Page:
These classes are a replacement for the existing:
The new classes were developed in response to many requests to make annotation controller support classes more customizable and open for extension. Whereas previously you could configure a custom annotated controller method argument resolver, with the new support classes you can customize the processing for any supported method argument or return value type.
See org.springframework.web.method.support.HandlerMethodArgumentResolver Javadoc
See org.springframework.web.method.support.HandlerMethodReturnValueHandler Javadoc
A second notable difference is the introduction of a
HandlerMethod abstraction to represent an
@RequestMapping method. This abstraction is used
throughout by the new support classes as the
instance. For example a
HandlerMethod and get access to the target
controller method, its annotations, etc.
The new classes are enabled by default by the MVC namespace and by Java-based configuration via @EnableWebMvc. The existing classes will continue to be available but use of the new classes is recommended going forward.
See the section called “New Support Classes for
@RequestMapping methods in Spring MVC 3.1” for additional
details and a list of features not available with the new support classes.
Improved support for specifying media types consumed by a method
'Content-Type' header as well as for
producible types specified through the
header. See the section called “Consumable Media Types” and the section called “Producible Media Types”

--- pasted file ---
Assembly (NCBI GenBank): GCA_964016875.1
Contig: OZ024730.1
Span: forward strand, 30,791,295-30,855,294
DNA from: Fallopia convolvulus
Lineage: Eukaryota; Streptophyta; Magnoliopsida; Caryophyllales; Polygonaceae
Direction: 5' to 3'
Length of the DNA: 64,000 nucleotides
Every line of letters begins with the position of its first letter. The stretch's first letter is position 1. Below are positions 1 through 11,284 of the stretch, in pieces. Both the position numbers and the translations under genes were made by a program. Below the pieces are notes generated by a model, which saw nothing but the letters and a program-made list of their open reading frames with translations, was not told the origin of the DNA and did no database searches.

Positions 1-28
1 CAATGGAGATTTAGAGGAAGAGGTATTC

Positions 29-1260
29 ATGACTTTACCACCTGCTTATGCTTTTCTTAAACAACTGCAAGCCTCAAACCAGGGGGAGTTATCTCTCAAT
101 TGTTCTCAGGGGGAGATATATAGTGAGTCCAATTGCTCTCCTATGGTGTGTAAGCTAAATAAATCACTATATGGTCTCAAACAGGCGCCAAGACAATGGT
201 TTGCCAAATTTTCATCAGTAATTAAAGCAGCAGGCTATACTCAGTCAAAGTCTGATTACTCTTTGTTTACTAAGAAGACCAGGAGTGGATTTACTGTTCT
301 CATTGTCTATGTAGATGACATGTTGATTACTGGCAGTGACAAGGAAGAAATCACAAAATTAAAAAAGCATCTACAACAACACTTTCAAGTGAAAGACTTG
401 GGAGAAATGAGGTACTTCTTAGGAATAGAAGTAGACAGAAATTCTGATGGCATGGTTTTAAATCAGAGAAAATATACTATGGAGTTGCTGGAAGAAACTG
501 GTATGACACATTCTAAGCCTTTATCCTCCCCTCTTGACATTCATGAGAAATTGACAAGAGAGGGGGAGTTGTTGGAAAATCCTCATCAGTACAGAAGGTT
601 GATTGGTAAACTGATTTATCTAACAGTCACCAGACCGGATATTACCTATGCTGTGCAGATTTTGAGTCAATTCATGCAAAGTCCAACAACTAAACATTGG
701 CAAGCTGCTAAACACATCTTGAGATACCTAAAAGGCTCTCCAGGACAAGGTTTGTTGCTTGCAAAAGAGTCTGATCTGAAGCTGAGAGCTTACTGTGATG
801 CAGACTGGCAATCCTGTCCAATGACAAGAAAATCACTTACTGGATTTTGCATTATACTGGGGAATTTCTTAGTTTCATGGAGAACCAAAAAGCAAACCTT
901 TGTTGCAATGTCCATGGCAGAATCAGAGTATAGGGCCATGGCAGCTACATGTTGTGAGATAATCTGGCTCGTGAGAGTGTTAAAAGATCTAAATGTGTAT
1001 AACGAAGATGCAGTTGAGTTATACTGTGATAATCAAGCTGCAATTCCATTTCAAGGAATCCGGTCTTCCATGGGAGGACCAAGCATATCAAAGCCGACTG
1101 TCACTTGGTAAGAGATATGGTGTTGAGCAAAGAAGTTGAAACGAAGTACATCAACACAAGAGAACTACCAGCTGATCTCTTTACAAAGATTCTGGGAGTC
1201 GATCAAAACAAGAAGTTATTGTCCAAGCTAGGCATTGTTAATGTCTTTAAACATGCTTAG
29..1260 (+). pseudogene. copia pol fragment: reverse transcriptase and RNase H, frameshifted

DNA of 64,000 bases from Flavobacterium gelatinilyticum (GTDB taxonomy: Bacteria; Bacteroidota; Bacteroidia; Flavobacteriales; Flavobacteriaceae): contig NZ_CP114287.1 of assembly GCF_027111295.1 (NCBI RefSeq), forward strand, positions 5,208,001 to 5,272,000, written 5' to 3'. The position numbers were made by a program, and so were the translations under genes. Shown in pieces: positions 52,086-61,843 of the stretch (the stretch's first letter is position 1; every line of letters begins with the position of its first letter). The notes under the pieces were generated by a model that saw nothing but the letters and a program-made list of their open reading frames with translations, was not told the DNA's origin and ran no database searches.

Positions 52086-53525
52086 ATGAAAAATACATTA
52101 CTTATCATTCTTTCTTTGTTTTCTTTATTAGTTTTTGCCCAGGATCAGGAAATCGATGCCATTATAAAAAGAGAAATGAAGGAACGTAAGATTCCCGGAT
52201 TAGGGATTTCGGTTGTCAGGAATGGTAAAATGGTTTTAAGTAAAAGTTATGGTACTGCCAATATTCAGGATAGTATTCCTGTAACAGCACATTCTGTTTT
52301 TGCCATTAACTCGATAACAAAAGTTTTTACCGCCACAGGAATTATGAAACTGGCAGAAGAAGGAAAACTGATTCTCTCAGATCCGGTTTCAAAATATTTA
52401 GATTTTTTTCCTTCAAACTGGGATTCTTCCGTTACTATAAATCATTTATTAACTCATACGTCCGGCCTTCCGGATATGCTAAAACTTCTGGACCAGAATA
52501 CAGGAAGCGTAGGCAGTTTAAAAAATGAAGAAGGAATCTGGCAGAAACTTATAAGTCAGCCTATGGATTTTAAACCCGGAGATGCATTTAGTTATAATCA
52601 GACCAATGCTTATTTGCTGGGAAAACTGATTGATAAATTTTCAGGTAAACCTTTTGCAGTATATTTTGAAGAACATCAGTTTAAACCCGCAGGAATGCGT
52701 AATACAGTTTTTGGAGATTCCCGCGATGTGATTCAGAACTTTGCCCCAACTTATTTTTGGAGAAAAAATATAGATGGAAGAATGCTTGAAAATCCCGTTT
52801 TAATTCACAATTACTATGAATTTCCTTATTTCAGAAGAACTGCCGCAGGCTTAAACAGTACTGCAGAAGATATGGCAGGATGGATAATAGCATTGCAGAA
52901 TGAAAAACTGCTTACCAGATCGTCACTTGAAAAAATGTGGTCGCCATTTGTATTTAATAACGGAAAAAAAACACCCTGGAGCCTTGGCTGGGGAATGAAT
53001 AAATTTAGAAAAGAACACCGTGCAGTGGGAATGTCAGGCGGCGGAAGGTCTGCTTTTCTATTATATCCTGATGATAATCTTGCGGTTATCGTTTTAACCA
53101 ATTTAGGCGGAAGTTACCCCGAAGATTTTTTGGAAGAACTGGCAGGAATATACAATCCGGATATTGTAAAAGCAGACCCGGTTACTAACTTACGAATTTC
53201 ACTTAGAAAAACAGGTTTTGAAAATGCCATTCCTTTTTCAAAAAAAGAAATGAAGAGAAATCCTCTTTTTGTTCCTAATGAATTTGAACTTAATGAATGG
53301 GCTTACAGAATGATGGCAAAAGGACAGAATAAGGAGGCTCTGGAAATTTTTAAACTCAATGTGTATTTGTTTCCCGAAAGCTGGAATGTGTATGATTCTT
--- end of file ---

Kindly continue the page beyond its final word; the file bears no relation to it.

Flash attributes can now be stored in a
FlashMap and saved in the HTTP session to survive
a redirect. For an overview of the general support for flash attributes
in Spring MVC see Section 16.6, “Using flash attributes”.
In annotated controllers, an
@RequestMapping method can add flash
attributes by declaring a method argument of type
RedirectAttributes. This method argument
can now also be used to get precise control over the attributes used in
a redirect scenario. See the section called “Specifying redirect and flash attributes”
for more details.
URI template variables from the current request are used in more places:
URI template variables are used in addition to request
parameters when binding a request to
@PathVariable method argument values are merged into the model before rendering, except in views that generate content in an automated fashion such as JSON serialization or XML marshalling.
A redirect string can contain placeholders for URI variables
expanding the placeholders, URI template variables from the
current request are automatically considered.
argument can be instantiated from a URI template variable provided
there is a registered Converter or PropertyEditor to convert from
a String to the target object type.
An @RequestBody method argument can be
annotated with @Valid to invoke automatic
validation similar to the support for
@ModelAttribute method arguments. A resulting
MethodArgumentNotValidException is handled in the
DefaultHandlerExceptionResolver and results in a
400 response code.
This new annotation provides access to the content of a "multipart/form-data" request part. See Section 16.10.5, “Handling a file upload request from programmatic clients” and Section 16.10, “Spring's multipart (file upload) support”.
UriComponents class has been added,
which is an immutable container of URI components providing
access to all contained URI components.
UriComponentsBuilder class is also
provided to help create
Together the two classes give fine-grained control over all
aspects of preparing a URI including construction, expansion
from URI template variables, and encoding.
In most cases the new classes can be used as a more flexible
alternative to the existing
UriTemplate relies on those
same classes internally.
provides static factory methods to copy information from
a Servlet request. See Section 16.7, “Building